Thursday, August 14, 2014
To the Editor:
The arguments for and against these subjects are as polarized as the debates going on in Washington about any number of issues.
Proponents of seismic testing and oil exploration argue that our natural assets must be quantified and utilized.
They further argue that it would be criminal to ignore those assets and continue depending on foreign oil to fuel the nation.
These thoughts do find sympathy amongst conservative, common sense thinkers, no matter how anti- quated they might be. These folks want things to stay as they are – no matter how much the science, the facts and the truth would lead them to rethink their position.
Thinkers like this are dangerous – and when they ignore the science, ignore the facts and ignore the truth they are really thinking quite radically – not conservatively.
They are putting corporate and shareholder profits at the top of their list of priorities. They are thinking and talking about the perceived access to the big bucks they think will flow if the oil industry sets up shop in our area. They are thinking about the influx of jobs without weighing the consequences.
On the other hand, the far left is chiming in with a bunch of hyperbole and worst case scenarios, which they claim will ruin our water quality, kill and maim wildlife and wreck our tourism business.
Some of what they say is likely and accurate – but they go too far in making their points. They should stick to the historical application of the negative effects of the oil industry which have, in fact, occurred.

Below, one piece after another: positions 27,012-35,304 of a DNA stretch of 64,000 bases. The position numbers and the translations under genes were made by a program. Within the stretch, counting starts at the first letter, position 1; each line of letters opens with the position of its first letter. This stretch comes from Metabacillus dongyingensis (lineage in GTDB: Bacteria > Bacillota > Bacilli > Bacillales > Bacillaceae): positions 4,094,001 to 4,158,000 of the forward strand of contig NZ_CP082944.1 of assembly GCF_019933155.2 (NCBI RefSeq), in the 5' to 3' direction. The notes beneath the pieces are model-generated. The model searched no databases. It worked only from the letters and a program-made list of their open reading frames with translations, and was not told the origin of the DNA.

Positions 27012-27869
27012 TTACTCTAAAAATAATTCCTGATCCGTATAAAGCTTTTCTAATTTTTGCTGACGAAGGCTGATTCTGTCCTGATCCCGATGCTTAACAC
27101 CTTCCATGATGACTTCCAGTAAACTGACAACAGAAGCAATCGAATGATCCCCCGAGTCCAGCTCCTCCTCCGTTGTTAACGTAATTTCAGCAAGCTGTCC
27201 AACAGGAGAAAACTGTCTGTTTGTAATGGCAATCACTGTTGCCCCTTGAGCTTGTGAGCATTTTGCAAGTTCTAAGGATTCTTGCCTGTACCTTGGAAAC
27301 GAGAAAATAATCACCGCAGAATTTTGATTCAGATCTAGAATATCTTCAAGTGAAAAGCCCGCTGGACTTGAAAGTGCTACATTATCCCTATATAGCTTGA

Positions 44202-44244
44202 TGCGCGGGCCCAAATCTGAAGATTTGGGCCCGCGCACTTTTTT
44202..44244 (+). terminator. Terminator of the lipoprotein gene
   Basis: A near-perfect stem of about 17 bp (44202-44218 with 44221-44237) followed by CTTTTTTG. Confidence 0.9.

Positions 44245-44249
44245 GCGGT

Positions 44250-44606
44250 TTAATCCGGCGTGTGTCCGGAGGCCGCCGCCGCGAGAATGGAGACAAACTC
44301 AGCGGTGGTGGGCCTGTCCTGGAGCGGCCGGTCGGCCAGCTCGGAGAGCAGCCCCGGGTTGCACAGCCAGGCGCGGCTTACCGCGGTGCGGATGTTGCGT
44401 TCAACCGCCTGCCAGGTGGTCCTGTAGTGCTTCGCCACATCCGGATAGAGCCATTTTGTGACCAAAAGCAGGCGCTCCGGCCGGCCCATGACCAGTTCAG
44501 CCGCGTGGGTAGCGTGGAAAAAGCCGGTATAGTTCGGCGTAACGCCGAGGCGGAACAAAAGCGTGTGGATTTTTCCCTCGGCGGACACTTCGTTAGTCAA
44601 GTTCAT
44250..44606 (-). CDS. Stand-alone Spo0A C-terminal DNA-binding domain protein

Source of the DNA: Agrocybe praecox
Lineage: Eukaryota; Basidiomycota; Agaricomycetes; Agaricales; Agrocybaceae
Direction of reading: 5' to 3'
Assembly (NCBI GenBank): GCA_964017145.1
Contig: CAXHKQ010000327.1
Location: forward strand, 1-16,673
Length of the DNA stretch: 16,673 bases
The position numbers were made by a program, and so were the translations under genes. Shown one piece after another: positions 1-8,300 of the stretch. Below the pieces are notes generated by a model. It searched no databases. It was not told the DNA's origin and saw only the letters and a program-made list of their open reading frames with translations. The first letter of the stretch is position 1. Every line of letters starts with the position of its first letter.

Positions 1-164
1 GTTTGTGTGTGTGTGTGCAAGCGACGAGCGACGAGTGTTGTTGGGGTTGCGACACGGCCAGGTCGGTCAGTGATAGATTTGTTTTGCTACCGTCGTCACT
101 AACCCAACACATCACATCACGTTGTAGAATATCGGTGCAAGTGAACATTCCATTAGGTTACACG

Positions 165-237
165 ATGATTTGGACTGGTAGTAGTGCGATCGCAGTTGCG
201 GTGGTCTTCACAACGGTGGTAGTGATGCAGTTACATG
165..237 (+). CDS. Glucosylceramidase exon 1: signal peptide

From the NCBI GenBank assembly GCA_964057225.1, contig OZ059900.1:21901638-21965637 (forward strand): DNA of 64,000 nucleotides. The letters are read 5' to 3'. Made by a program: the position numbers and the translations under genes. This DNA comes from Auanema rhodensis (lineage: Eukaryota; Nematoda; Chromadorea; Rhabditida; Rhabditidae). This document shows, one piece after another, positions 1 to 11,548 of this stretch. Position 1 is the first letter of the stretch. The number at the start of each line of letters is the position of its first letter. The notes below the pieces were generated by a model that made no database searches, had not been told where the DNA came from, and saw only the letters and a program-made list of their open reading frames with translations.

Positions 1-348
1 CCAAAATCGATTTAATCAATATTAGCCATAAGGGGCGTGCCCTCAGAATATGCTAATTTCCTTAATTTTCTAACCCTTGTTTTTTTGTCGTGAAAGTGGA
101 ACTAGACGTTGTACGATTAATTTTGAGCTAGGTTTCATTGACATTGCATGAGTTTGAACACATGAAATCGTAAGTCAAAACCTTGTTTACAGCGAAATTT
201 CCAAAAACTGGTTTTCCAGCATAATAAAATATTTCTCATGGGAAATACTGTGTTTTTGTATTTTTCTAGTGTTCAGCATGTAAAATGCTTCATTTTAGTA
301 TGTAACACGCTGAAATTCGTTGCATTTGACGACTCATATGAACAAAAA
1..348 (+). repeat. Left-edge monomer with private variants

That is really all they need to make their case.
If you read the thoughts expressed by the two sides there are statements and figures quoted that are so far apart and thoroughly divorced from the historical realities of the issue.
Each side has what they consider to be valid counterpoints to what the other side is saying.
The facts dictate that (even if the oil industry was allowed to proceed) no drilling can occur in the Atlantic until 2017. So, we have time – lots of it. This is a clear cut example of where the- “Precautionary Principle” should be exercised.
The Precautionary Principle is defined thusly: “When human activities may lead to morally unacceptable harm that is scientifically plausible but uncertain, actions shall be taken to avoid or diminish that harm.”
This is the mindset applied by virtually all game and wildlife agencies, regulatory entities, etc. when it comes to managing our natural assets.
i.e. – our commercial fishermen have been and are being heavily regulated right now by the Precautionary Principle because conservative lawmakers won’t fund real time quantification of those resources.
The “best available science” is way out of date – so precautionary regulations were put in place to protect the resources – even though little or no real time science existed to justify them.
Why shouldn’t the same principle be applied when it comes to Atlantic drilling?